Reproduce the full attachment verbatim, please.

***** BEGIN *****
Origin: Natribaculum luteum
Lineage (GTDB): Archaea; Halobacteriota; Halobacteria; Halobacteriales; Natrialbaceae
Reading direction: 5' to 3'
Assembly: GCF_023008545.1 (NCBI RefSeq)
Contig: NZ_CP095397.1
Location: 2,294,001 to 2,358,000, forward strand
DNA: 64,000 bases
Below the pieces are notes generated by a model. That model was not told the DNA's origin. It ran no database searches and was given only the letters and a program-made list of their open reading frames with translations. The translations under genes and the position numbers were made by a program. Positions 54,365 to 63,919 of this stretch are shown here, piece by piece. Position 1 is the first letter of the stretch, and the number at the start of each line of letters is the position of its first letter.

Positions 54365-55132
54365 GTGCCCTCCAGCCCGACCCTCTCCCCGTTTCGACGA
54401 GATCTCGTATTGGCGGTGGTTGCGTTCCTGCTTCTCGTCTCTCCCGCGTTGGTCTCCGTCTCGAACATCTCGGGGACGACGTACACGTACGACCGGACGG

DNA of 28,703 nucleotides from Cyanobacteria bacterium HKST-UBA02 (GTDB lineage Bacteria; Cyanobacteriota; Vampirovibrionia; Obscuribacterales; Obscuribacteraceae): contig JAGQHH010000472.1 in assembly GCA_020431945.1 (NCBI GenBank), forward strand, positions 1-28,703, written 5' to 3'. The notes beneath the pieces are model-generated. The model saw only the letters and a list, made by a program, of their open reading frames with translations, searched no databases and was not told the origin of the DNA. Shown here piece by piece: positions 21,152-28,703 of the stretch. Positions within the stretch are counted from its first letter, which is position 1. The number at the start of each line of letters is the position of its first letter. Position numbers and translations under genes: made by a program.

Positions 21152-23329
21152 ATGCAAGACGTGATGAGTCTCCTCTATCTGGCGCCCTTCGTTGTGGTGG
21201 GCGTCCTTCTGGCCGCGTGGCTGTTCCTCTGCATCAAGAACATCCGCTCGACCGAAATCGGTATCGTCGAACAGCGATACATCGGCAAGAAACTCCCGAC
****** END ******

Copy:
Origin: Natribaculum luteum
Lineage (GTDB): Archaea; Halobacteriota; Halobacteria; Halobacteriales; Natrialbaceae
Reading direction: 5' to 3'
Assembly: GCF_023008545.1 (NCBI RefSeq)
Contig: NZ_CP095397.1
Location: 2,294,001 to 2,358,000, forward strand
DNA: 64,000 bases
Below the pieces are notes generated by a model. That model was not told the DNA's origin. It ran no database searches and was given only the letters and a program-made list of their open reading frames with translations. The translations under genes and the position numbers were made by a program. Positions 54,365 to 63,919 of this stretch are shown here, piece by piece. Position 1 is the first letter of the stretch, and the number at the start of each line of letters is the position of its first letter.

Positions 54365-55132
54365 GTGCCCTCCAGCCCGACCCTCTCCCCGTTTCGACGA
54401 GATCTCGTATTGGCGGTGGTTGCGTTCCTGCTTCTCGTCTCTCCCGCGTTGGTCTCCGTCTCGAACATCTCGGGGACGACGTACACGTACGACCGGACGG

DNA of 28,703 nucleotides from Cyanobacteria bacterium HKST-UBA02 (GTDB lineage Bacteria; Cyanobacteriota; Vampirovibrionia; Obscuribacterales; Obscuribacteraceae): contig JAGQHH010000472.1 in assembly GCA_020431945.1 (NCBI GenBank), forward strand, positions 1-28,703, written 5' to 3'. The notes beneath the pieces are model-generated. The model saw only the letters and a list, made by a program, of their open reading frames with translations, searched no databases and was not told the origin of the DNA. Shown here piece by piece: positions 21,152-28,703 of the stretch. Positions within the stretch are counted from its first letter, which is position 1. The number at the start of each line of letters is the position of its first letter. Position numbers and translations under genes: made by a program.

Positions 21152-23329
21152 ATGCAAGACGTGATGAGTCTCCTCTATCTGGCGCCCTTCGTTGTGGTGG
21201 GCGTCCTTCTGGCCGCGTGGCTGTTCCTCTGCATCAAGAACATCCGCTCGACCGAAATCGGTATCGTCGAACAGCGATACATCGGCAAGAAACTCCCGAC